Year of the Bird

The first time I witnessed a Bald Eagle magically swooping through the sky was over the Ausable River in Upper Michigan in the late 80’s or early 90’s. I was with my Dad visiting my grandparents, who were so excited to take us to see the nest way up on top of a huge tree.  They explained that Bald Eagles were making a comeback after years of near extinction due to DDT and other pesticides. We weren’t allowed to get near the nest due to federal regulations that protected the beautiful bird to help with breeding and raising their babies. Federal regulations eventually brought back the Bald Eagles and other birds.

I remember being horrified that something so magnificent had ever been in danger. Shortly after witnessing that, I read Silent Spring by Rachel Carson (I love this recent Jill Lepore article about her!) and I’ve had a life-long, on-going, back-and-forth obsession in my head for the last 30 years about environmental and animal issues. Our collective human apathy amazes me.

The birds that make a regular appearance in my urban, So-Cal neighborhood are Nutall woodpeckers, a Red-Shouldered hawk couple (Sean’s fave), American crows (my fave), Northern mockingbirds, Anna’s hummingbirds, Black Phoebes, purple finches, sparrows, and doves. We also have a pair of squawking parrots that are breeding and multiplying at a staggering pace and some lucky people have chicken clucking loudly in their yards. A few weeks ago, at the estuary near us, we spotted Great egrets, a Snowy egret, osprey and a lone flamingo that escaped from somewhere. Our neighborhood is 1000x better because of all the birds that reside in it.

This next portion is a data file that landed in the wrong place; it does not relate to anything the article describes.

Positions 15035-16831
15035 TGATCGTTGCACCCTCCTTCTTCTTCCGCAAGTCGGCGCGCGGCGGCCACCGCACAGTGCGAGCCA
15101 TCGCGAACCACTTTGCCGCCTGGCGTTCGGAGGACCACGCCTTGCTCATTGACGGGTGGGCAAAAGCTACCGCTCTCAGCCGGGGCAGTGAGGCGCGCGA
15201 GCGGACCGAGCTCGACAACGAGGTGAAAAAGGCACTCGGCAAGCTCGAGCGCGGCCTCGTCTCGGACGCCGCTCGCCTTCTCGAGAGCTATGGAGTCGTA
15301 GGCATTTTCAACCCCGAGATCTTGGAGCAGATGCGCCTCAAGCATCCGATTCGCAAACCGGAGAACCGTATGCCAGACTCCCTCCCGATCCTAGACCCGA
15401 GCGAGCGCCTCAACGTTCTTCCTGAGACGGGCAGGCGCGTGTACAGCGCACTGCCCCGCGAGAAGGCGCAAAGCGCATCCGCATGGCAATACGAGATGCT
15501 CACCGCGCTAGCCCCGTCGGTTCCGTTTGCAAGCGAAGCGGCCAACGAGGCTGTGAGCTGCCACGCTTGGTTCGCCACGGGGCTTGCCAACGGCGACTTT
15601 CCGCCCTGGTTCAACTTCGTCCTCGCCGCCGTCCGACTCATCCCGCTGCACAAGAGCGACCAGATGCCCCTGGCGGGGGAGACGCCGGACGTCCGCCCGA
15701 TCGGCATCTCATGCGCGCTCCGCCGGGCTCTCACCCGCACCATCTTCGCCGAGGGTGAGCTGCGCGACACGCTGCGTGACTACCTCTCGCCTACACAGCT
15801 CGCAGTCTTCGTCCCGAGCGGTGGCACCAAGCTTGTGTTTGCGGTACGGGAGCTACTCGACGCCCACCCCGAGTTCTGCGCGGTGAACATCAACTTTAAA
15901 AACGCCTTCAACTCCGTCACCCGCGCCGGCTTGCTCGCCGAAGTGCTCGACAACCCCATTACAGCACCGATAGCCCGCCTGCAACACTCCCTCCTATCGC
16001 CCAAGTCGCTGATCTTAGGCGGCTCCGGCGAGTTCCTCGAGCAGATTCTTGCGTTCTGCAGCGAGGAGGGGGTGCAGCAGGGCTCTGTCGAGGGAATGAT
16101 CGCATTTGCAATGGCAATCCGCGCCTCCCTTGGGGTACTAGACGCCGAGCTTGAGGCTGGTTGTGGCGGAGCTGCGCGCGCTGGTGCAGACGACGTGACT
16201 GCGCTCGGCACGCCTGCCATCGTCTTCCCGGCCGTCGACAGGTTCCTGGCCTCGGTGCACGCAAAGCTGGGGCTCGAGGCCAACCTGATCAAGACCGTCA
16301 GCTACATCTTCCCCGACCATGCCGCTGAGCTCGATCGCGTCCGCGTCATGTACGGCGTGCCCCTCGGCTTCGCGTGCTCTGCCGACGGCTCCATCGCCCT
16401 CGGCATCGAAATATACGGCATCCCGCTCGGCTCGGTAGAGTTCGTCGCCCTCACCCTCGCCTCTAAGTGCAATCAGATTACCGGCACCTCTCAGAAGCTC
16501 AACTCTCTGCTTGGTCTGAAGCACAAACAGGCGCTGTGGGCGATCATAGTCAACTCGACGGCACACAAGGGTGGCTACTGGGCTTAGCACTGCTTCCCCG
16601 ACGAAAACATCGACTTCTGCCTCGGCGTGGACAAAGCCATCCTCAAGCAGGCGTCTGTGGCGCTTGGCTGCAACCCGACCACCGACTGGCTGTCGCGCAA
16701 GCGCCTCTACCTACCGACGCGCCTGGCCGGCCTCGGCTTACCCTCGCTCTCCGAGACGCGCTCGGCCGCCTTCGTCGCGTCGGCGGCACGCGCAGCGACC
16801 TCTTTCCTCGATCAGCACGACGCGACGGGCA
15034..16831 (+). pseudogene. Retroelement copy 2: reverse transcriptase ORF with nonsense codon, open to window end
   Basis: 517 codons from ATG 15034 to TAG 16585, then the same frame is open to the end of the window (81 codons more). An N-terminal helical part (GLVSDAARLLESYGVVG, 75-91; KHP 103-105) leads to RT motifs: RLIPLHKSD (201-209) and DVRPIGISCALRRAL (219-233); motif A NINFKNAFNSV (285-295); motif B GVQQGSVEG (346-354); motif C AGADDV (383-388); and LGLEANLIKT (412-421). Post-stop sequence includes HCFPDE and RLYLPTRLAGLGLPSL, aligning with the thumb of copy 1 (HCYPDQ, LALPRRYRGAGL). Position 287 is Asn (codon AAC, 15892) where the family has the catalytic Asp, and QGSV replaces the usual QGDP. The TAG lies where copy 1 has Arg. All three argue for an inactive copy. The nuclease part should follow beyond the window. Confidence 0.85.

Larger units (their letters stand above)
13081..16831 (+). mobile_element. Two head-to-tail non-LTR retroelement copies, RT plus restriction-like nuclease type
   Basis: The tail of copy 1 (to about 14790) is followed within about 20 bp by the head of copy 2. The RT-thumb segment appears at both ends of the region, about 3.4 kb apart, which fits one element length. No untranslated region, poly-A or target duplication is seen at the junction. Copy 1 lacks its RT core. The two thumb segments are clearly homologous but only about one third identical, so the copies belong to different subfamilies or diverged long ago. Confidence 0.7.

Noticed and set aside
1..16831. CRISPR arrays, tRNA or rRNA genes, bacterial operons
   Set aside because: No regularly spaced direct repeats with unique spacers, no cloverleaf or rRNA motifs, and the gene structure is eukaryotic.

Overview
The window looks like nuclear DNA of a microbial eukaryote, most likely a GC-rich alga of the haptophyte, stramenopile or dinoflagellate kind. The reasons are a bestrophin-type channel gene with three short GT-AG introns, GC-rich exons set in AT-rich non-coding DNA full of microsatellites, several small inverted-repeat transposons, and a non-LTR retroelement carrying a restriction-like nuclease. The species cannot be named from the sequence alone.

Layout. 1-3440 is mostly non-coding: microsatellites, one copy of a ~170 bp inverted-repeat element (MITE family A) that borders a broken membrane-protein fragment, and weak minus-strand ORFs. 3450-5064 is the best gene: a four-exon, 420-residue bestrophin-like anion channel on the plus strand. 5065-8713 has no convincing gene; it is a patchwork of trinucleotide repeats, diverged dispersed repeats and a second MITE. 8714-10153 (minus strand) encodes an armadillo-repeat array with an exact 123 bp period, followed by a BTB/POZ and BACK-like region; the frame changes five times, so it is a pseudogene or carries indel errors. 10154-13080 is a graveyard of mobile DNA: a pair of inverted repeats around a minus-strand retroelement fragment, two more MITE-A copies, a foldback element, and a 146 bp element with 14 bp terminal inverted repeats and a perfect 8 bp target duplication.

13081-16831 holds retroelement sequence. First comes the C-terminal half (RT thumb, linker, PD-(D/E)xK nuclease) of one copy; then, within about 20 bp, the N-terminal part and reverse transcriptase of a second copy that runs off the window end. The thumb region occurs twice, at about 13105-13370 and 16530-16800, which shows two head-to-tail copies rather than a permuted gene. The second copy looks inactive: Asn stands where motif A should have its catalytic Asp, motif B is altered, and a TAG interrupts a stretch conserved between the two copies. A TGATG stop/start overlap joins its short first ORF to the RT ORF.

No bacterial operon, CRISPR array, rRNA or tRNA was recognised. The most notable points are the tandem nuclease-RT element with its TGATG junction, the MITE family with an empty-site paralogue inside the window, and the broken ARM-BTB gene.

National Geographic & the Audubon declare this the Year of Bird. It is the centennial of the Migratory Bird Treaty Act which has protected birds as they migrate for 100 years. Like so many other important policies (66 Environmental Rules on the Way out under Trump), this one is threatened under the current administration. Several articles remind us that if the new amendment had been in effect when the Deepwater Horizon disaster happened, B.P. would not have had to spend millions of dollars to clean up where the birds live.  If you care about this – take some SUPER simple online actions here. Literally takes 5 minutes.

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Image credits: Daniel Biber/lensculture This photo is INCREDIBLE! Like a murmuration of Starlings we need to keep organizing.

I’m finding myself able to get lost in books again lately. And I’m so grateful for the escape they have always offered me.

Reese Witherspoon has a book club and her picks are pretty good. I zipped through Little Fires Everywhere by Celeste Ng (suburban drama) and The Light We Lost by Jill Santopolo (love story). Both of the books are fast reads that are perfect, escapist beach or weekend reading. I LOVED Celine by Peter Heller – it’s a detective story with an older, refined, sassy female in the lead role who travels from NYC to Yellowstone to solve a decades long mystery. Heller writes beautifully about nature and humanity (Dog Stars is even better than this, but you need to be okay with apocalyptic books to pick it up).